I recently heard about Ancient Secrets over on GameHouse. You play as Kate, a young archeologist, who is following her father’s footsteps in the search for the lost key of the Tekka. Kate needs to gather solves puzzles to gather clues to find pieces of the key. I kind of wish my dad would get some ancient artifacts and leave an worldwide treasure hunt, but, Dad, you probably shouldn’t rely on my Latin skills.
Lots of Ancient Secrets was, annoyingly, the kind of hidden object game that I don’t like. The good kind is the cluttered room sort of hidden objects, where the edge of a dagger might be visible where the area rug meets the hardwood floor, or a piece of a treasure map between two books.
The annoying kind is the same search only you’ll find the outline of some unrelated object, in beige in the sand or in green in the jungle. I don’t know the terminology for the difference, or even if there is terminology. Maybe other people don’t differenciate between searching for clues in a cluttered room, and the annoying Highlights For Children object find.
This was even more of a letdown because some of the settings would have been perfect for clue-finding hidden objects, and some of the puzzles even had a few clues in with the Highlights ones. I was excited every time Kate traveled to a new location because the settings were just so pretty. And I was even more of a kleptomaniac that usual because the stylized inventory icons were so cute.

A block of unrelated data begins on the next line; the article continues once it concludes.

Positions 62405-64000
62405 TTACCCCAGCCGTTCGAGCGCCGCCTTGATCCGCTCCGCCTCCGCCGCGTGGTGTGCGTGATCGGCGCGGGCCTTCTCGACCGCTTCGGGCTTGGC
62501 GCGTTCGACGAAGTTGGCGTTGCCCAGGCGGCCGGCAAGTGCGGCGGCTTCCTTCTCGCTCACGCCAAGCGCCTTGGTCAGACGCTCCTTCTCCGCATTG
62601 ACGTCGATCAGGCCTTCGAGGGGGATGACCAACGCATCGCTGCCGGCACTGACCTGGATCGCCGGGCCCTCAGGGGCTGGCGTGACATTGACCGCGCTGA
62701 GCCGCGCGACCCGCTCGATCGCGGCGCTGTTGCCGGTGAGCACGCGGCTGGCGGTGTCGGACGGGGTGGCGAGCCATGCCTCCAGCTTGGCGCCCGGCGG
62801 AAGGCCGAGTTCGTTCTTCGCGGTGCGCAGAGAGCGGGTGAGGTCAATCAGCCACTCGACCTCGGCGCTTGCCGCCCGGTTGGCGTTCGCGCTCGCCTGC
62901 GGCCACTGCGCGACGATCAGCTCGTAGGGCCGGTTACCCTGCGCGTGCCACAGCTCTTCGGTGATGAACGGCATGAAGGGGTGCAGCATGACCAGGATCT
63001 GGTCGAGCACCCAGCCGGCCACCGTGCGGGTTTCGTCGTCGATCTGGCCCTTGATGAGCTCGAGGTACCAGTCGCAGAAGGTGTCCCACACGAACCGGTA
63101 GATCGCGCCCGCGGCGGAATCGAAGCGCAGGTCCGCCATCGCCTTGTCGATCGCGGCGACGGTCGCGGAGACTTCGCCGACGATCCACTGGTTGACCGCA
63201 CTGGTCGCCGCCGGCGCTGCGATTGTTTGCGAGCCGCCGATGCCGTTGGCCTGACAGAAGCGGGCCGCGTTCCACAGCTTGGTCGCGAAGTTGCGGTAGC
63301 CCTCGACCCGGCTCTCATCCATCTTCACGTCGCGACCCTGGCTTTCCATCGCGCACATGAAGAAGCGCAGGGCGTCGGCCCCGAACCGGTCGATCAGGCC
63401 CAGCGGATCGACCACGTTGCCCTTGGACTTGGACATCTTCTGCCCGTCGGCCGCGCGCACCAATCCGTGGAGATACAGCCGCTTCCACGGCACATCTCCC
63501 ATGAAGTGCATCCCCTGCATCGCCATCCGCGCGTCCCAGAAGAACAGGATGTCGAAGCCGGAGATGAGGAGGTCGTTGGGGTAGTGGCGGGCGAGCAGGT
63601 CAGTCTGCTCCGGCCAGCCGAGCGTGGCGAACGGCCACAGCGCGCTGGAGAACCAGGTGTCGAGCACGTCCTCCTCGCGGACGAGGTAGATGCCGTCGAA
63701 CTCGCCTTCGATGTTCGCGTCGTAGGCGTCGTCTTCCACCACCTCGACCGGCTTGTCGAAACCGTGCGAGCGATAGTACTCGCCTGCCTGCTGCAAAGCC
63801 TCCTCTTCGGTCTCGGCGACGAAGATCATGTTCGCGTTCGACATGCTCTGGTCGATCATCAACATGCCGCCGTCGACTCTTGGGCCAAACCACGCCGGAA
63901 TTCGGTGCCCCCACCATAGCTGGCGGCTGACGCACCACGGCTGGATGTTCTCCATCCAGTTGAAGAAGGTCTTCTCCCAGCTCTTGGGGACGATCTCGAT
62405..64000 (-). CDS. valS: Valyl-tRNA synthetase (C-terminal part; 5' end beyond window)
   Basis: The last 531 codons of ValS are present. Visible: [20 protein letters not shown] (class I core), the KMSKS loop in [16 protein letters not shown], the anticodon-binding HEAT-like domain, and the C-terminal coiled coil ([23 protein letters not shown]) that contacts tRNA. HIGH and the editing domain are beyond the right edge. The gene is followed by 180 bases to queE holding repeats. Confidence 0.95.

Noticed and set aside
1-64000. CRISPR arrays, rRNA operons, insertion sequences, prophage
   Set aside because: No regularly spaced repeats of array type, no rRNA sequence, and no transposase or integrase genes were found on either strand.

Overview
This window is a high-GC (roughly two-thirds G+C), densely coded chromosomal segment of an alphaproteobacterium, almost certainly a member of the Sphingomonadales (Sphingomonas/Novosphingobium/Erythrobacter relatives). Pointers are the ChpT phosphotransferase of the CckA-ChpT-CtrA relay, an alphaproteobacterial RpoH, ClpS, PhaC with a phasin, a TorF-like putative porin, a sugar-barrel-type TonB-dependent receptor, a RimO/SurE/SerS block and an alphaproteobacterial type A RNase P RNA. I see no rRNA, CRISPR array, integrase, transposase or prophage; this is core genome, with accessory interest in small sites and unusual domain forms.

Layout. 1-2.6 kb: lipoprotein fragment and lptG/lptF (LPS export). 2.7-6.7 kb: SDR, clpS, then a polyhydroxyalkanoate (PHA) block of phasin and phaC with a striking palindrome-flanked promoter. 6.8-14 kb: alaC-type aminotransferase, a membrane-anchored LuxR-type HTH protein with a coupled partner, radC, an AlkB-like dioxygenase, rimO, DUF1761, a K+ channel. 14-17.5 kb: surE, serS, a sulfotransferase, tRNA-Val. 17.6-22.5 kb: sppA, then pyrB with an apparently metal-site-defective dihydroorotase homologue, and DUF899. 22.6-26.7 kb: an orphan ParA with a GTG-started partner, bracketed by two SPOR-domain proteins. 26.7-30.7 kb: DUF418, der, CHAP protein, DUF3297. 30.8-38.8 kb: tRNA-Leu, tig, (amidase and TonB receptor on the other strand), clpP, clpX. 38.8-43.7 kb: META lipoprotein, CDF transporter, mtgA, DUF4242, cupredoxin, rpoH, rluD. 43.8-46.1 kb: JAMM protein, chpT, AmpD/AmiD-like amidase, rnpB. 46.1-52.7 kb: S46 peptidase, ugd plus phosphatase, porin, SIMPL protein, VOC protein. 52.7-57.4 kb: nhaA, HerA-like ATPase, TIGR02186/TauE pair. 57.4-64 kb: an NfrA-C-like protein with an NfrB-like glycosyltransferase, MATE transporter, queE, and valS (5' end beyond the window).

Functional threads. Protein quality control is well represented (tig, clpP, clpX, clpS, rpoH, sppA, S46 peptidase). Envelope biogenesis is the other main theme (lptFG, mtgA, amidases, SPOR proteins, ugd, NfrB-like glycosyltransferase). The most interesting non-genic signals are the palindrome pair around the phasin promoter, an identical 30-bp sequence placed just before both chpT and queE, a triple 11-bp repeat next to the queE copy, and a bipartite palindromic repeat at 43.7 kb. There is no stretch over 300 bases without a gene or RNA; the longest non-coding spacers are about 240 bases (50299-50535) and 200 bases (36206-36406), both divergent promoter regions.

The various minigames kept me entertained without ever frustrating me. They tended towards too easy, instead of too hard, fortunately the variety of game types kept it from becoming repetitive.
The story is engaging, but once I was pulled into the story of young Kate trying to complete her father’s life work, the collection missions and searches seemed a bit anti-climactic.
The NPCs were all good characters, with interesting accents or speech patterns or personality quirks. The conversations were forced, as Kate never gets to choose what to say. Talking to NPCs, where the conversational choice has some sort of effect on the outcome, really makes a good game to me. I think I’ve mentioned it before, but I don’t like where there is only one option possible in order for the game to progress, and I liked Ancient Secrets even less because Kate didn’t get any choices. I’m not interested in clicking OK and going on with the missions, I even read the quest test in World Of WarCraft. Probably a holdover from years of text-based games.
Ancient Secrets was the Applebee’s of casual games. Applebee’s is solid, there’s nothing wrong with it, but there’s nothing to make it stand out amid all the competition. I was left a bit disappointed, because I thought the backstory could have lent itself to something even better.